Purpose: To investigate the relation between sighting and sensory eye dominance and attempt to quantitatively examine eye dominance using a balance technique based on binocular rivalry.
Methods: The durations of exclusive visibility of the dominant and nondominant eye target in binocular rivalry were measured in 14 subjects. The dominant eye was determined by using the hole-in-card test (sighting dominance). In study 1, contrast of the target in one eye was fixed at 100% and contrast of the target in the other eye was varied from 100% to 80% to 60% to 40% to 20%, when using rectangular gratings of 1, 2, and 4 cycles per degree (cpd) at 2 degrees, 4 degrees , and 8 degrees in size. In study 2, contrast of the target in the nondominant eye was fixed at 100% and contrast of the target in the dominant eye was varied from 100% to 80% to 60% to 40% to 20%, when using a rectangular grating of 2 cpd at 4 degrees in size.
Results: In study 1, the total duration of exclusive visibilities of the dominant eye target; that is, the target seen by the eye that had sighting dominance was longer compared with that of the nondominant eye target. When using rectangular gratings of 4 cpd, mean total duration of exclusive visibility of the dominant eye target was statistically longer than that of the nondominant eye target (p < 0.05). In study 2, reversals (in which duration of exclusive visibility of the nondominant eye becomes longer than the dominant eye when the contrast of the dominant eye target is decreased) were observed for all contrasts except for 100%.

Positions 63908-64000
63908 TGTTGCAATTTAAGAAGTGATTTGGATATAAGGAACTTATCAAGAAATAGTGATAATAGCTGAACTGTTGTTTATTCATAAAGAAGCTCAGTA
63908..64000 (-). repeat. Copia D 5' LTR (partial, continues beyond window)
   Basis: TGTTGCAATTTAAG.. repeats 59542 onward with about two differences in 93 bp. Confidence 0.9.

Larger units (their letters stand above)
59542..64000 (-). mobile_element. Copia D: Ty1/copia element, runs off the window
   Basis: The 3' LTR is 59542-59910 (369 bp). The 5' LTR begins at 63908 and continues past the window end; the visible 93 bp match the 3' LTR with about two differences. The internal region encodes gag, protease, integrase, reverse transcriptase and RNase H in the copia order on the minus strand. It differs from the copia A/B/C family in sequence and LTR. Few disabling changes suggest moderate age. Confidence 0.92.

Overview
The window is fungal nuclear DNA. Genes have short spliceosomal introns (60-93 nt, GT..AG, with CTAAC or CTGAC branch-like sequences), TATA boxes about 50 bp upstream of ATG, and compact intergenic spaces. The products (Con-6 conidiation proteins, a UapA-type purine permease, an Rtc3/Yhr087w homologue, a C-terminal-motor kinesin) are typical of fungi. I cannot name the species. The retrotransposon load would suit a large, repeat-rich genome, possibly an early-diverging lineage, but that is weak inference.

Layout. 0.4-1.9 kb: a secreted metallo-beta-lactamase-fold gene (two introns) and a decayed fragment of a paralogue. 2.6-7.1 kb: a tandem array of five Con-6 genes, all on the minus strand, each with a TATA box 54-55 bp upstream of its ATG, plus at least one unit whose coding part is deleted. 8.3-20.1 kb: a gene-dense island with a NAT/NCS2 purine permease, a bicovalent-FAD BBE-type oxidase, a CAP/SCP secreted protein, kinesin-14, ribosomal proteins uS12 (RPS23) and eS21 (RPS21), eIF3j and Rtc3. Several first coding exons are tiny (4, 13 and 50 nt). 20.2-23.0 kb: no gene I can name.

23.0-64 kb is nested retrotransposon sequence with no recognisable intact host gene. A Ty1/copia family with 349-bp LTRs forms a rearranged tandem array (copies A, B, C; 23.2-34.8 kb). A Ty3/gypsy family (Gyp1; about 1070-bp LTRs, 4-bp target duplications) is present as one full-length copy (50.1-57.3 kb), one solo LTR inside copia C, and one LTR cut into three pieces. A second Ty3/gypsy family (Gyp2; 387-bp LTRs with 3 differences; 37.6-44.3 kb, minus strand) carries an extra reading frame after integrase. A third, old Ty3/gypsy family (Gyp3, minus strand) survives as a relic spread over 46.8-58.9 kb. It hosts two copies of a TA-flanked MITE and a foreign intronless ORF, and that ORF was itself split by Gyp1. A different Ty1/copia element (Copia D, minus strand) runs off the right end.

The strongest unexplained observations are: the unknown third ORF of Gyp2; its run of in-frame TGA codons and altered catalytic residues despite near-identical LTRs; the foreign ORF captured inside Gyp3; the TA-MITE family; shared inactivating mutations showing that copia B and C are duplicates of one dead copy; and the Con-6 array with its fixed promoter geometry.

Conclusions: The dominant sighting eye identified by the hole-in-card test coincided with the dominant eye as determined by binocular rivalry. The contrast at which reversal occurs indicates the balance point of dominance and seems to be a useful quantitative indicator of eye dominance to clinical applications.